The invention allows a composite signal, such as the test signal for testing adjacent channel rejection of radio receivers, to be generated using only a single signal generator. The benefits of the use of the invention in apparatus for generating a test signal for adjacent channel rejection are twofold. The first advantage is the obvious saving in equipment, since only one generator is required in place of two generators plus a combiner. Secondly, the accuracy is greatly improved; the power ratio of the wanted to the adjacent channels depends only on the FM accuracy of the generator and that of the audio attenuator which would be used in the FM chain in a practicable implementation.
The frequency modulations are preferably at audio frequencies.
The apparatus preferably comprises operator-adjustable means for varying the power of the channels (for example in order to carry out an adjacent channel rejection test).
Since frequency modulation is preferable to amplitude modulation or combined frequency and amplitude modulation in most practicable implementations, it is preferable that the composite modulation signal is a frequency-modulation signal. In this case, the composite frequency-modulation signal-generating means preferably comprises electronic circuitry implementing the geometric equations disclosed below in the description of a preferred embodiment of the invention.
One way in which the invention may be performed will now be described, by way of example only, with reference to the accompanying diagrammatic drawings, in which:
FIG. 1, to which reference has already been made, is a block diagram of conventional apparatus according to the prior art for generating a test signal for adjacent channel rejection testing of radio receivers;
FIG. 2, to which reference has also been made, is a representation of the power spectrum of the composite test signal generated by the prior art apparatus of FIG. 1;
FIGS. 3 and 4 are phasor diagrams illustrating the operation of circuitry embodying the present invention; and
FIG. 5 is a schematic block diagram illustrating the preferred embodiment of the invention.
In the example to be described, the test signal consists of two audio frequency modulations in respective adjacent channels separated by 12.5 kHz, on a carrier frequency of, for example, 1.7 MHz. With reference to FIG. 2, a 400 Hz signal is used to modulate the adjacent channel at frequency F.sub.ADJ, and a frequency of 1 kHz is used to modulate the wanted channel at F.sub.W, where F.sub.w -F.sub.ADJ =12.5 kHz. The apparatus to be described below with reference to FIGS. 3, 4, and 5 uses a method for distorting a 12.5 kHz signal such that when it is added to a 400 Hz signal and frequency-modulated onto a carrier, the distortion cancels out the cross-modulation sidebands to yield a usefully pure test signal. The signal is usefully pure if it exceeds 12 dB SINAD by a sufficient margin, and a typical target for this technique is reliability to achieve 20 dB SINAD.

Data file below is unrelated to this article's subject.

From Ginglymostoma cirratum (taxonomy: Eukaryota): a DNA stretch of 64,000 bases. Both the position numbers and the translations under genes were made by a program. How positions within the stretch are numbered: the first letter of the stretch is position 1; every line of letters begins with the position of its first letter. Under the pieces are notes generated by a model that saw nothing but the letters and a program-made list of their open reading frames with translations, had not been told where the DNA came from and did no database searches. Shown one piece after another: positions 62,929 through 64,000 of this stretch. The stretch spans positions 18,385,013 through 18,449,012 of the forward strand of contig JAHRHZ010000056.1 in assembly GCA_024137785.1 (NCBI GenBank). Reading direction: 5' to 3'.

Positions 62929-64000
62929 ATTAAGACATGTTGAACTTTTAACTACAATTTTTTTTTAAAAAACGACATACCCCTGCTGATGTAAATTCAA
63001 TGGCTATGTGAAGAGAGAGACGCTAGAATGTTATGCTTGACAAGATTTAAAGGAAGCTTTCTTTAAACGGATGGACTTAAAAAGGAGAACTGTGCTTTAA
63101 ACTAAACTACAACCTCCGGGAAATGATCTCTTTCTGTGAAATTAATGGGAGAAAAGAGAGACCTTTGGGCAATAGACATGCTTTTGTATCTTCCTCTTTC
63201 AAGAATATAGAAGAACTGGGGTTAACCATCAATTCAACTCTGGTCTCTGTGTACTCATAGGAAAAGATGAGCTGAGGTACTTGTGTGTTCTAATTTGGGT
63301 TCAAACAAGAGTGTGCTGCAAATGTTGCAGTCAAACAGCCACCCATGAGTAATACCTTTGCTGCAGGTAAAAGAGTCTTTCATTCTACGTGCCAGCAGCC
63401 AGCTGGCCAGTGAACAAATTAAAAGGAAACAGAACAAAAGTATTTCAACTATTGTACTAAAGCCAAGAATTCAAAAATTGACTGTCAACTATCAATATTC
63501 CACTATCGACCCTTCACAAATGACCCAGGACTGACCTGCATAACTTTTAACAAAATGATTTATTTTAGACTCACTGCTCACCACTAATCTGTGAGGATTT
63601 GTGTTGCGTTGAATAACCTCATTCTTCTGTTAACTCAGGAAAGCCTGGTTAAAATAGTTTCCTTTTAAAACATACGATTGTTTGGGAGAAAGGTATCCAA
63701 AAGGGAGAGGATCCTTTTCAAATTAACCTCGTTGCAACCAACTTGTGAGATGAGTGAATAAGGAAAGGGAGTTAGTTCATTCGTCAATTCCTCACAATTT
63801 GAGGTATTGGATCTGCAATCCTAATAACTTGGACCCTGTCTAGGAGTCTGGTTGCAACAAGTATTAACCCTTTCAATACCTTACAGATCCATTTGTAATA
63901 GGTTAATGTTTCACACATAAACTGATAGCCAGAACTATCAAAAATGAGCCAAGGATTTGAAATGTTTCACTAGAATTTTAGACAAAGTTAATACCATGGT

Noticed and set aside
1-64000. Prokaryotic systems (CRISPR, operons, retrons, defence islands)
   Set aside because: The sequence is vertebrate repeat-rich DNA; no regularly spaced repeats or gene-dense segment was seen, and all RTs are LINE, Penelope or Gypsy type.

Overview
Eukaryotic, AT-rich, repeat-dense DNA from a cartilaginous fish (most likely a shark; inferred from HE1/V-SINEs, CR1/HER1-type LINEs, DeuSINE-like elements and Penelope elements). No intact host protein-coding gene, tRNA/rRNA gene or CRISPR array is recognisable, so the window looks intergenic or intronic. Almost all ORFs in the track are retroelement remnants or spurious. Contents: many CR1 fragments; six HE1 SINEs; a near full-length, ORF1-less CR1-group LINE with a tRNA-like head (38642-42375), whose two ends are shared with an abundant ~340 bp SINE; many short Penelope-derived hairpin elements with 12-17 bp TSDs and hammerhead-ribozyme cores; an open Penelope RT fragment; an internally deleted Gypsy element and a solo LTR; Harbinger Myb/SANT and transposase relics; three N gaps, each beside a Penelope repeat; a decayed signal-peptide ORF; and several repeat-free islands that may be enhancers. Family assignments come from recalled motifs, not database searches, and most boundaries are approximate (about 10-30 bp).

The test signal generating apparatus 50, shown in FIG. 5, consists of a composite frequency-modulation signal generator 51 whose output is connected so as to modulate a high purity RF source 52, whose output 53 is the test signal. The variables in the generation of the composite FM signal consist of the frequency modulation rate and modulation deviation of the wanted channel 45 and the adjacent channel 46 respectively; these typically do not require to be changed. Other variables, such as the frequency spacing and the relative power of the two channels, are received by the composite FM signal generator 51 as an input 54, for example from operator-adjustable controls 47.
The function of the composite frequency-modulation signal generator 51 will now be described with reference to FIGS. 3 and 4. In the description below, the following symbols are used:
φ.sub.c, φ.sub.w and φ.sub.adj are respectively the phasors of the carrier signal, the wanted channel signal and the adjacent channel signal;
w1 is the radian frequency channel separation;
w2, b2 are respectively the radian modulation rate and the modulation index for the wanted channel;
w3, b3 are respectively the radian modulation rate and the modulation index for the adjacent channel;
amp is the amplitude of the wanted channel normalised to the adjacent channel amplitude;
t is the time in seconds.
Conventionally, the phase origin is to the right, and phase increases counter-clockwise.
With reference to FIG. 3, consider first the generation of the wanted channel with no modulation on the adjacent channel. The wanted channel power is very small, hence amp is very much smaller than 1. The phasor corresponding to the carrier on the adjacent channel is stationary at zero phase. The phase of the wanted channel phasor φw can be written as the sum of two parts; the first part is the steady increase of phase at w1, and the second is the phase modulation at w2. The sum of these, φw is written: